Heatwaves are headline news – 2023 is shaping up to be the hottest year on record.  Temperatures reached new heights this spring across Portugal, Spain, Morocco and Algeria made the international news agenda (1). India, Bangladesh, Thailand and Laos all saw record temperatures of up to 45°C in April, causing deaths in some countries, melting roads and requiring many people to seek hospital treatments (2).

In central China, temperatures recorded in March in the cities of Wuhan and Zhengzhou were more than ten degrees centigrade higher than normal for that time of year (3). In the UK, the government is taking action to cut heatwave deaths (4) with the launch of a public alert system. July 4th was, according to data from the US Centers for Environmental Prediction, was the hottest day ever recorded globally.

Humidity and heat stress

Reports of these increasingly frequent weather events usually focus on air temperature but one critical factor, humidity, is often overlooked when discussing heatwaves and the resulting heat stress. Humidity is significant because it affects the physiological impacts of a heatwave. In high-humidity environments, the effectiveness of sweating is greatly reduced, making it difficult for the body to cool down.

The wet-bulb temperature

A more indicative metric of the potential of heat stress to occur is the wet-bulb temperature, which is determined by wrapping a thermometer in a cloth saturated with water. When water evaporates from the cloth, it cools the thermometer, causing it to register a lower temperature than if it were only measuring the air temperature. The cloth’s ability to evaporate water is reduced in more humid air, which is comparable to how the process of sweating works in humans and animals.

This method of measurement matters. A wet-bulb temperature of 32°C means that even people who are accustomed to high temperatures are unable to complete outdoor tasks (5). With heatwaves becoming more commonplace, climate change may well push some areas to wet-bulb temperatures beyond the physical limit of human survival (6), especially in the tropics where humidity is high.

Limits of human survival

In the United States, Southeastern states have reported wet-bulb temperatures in excess of 31°C for which the National Weather Service (NWS) considers “extreme danger”, while parts of Arizona and California have reported wet-bulb temperatures up to 35°C, already challenging the limits of human survival (7). The 2021 heatwave in the Pacific Northwest cost the lives of around 200 people at a wet-bulb temperature of around 25°C.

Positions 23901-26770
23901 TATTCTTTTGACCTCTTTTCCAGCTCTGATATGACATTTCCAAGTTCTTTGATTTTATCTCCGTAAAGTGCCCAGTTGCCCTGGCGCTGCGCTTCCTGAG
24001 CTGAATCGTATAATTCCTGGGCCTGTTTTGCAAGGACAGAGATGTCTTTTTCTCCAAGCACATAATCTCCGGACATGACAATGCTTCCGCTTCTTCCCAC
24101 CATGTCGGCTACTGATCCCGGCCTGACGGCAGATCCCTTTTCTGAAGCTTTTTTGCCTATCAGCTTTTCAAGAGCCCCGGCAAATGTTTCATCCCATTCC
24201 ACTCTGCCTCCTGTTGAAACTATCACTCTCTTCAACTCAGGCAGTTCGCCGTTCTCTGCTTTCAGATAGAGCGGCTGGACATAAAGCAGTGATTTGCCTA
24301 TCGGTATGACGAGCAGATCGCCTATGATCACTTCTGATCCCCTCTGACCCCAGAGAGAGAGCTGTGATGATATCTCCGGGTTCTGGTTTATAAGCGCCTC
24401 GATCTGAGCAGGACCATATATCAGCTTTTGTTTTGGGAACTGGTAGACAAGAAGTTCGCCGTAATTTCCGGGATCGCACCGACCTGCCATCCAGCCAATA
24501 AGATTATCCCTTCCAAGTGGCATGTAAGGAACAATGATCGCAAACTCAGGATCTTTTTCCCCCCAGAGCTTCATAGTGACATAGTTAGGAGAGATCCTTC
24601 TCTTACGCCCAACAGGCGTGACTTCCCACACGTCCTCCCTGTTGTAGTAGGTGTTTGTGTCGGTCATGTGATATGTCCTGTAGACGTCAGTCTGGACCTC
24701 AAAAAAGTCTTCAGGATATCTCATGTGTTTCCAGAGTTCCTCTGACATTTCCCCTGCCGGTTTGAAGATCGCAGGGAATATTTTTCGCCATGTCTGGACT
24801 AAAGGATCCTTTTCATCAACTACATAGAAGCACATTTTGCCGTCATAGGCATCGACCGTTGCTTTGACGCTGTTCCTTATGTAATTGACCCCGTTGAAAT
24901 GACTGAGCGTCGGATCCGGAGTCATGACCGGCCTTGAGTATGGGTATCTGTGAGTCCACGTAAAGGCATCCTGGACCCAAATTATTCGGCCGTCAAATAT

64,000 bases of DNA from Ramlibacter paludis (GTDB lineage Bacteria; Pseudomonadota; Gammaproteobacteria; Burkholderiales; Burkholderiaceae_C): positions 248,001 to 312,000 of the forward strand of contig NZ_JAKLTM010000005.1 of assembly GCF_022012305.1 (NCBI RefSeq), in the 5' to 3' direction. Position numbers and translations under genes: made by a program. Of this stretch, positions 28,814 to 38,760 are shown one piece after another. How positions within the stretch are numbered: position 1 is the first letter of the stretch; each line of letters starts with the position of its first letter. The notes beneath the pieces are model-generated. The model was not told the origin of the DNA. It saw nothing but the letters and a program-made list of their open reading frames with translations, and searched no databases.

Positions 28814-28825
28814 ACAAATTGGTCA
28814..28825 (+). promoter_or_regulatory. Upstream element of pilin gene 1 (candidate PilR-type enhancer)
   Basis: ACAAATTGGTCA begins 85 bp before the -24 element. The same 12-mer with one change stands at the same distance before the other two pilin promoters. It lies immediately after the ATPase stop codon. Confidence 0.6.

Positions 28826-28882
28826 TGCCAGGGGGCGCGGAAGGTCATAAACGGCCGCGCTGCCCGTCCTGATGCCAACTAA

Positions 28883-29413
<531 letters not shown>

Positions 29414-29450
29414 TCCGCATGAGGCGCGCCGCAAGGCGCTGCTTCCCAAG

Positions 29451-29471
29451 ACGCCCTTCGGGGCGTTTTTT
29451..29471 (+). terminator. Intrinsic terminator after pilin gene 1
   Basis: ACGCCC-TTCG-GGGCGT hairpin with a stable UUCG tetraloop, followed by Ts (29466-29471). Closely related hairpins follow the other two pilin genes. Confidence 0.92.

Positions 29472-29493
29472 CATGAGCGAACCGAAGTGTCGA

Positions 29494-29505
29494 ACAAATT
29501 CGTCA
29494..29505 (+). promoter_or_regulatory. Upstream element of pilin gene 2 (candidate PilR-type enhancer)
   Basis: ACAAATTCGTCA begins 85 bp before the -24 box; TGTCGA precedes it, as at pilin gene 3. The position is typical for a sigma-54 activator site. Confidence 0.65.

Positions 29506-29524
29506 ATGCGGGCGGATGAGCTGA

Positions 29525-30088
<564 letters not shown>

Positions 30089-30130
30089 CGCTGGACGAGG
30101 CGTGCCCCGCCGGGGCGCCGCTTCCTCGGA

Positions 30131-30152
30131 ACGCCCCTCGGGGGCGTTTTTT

In June 2023, the National Weather Service reported “extreme” wet-bulb temperatures above 32°C in Louisiana and Texas, which has been found to have been made five times more likely by climate change (8).


Figure 1: Map of wet-bulb temperatures for 28 June 2023 issued by the National Weather Service, showing extreme temperatures in the Southeastern states of Louisiana and Texas.

Climate change and extreme heat stress

According to a study from the UK Met Office (9), the number of people affected by extreme heat stress, defined as wet-bulb temperatures above 32°C for more than ten days per year, could increase 15-fold to more than a billion people if there is a 2°C increase in global temperatures due to climate change. Sadly, this is well within the realms of possibility.

Consider the maximum wet-bulb temperature output from the GFDL ESM4  climate model, illustrating different time periods for a pessimistic climate scenario of SSP 5-8.5 (representing high GHG emissions and estimated warming of 2.4°C according to temperature projections from the IPCC Sixth Assessment Report) in the Indian subcontinent. The black contours on the map outline regions where the model predicts the maximum wet-bulb temperature will exceed the 35°C limit for human survival. The grey contours enclose areas where the maximum wet-bulb temperature is projected to exceed 32°C, resulting in extreme heat stress.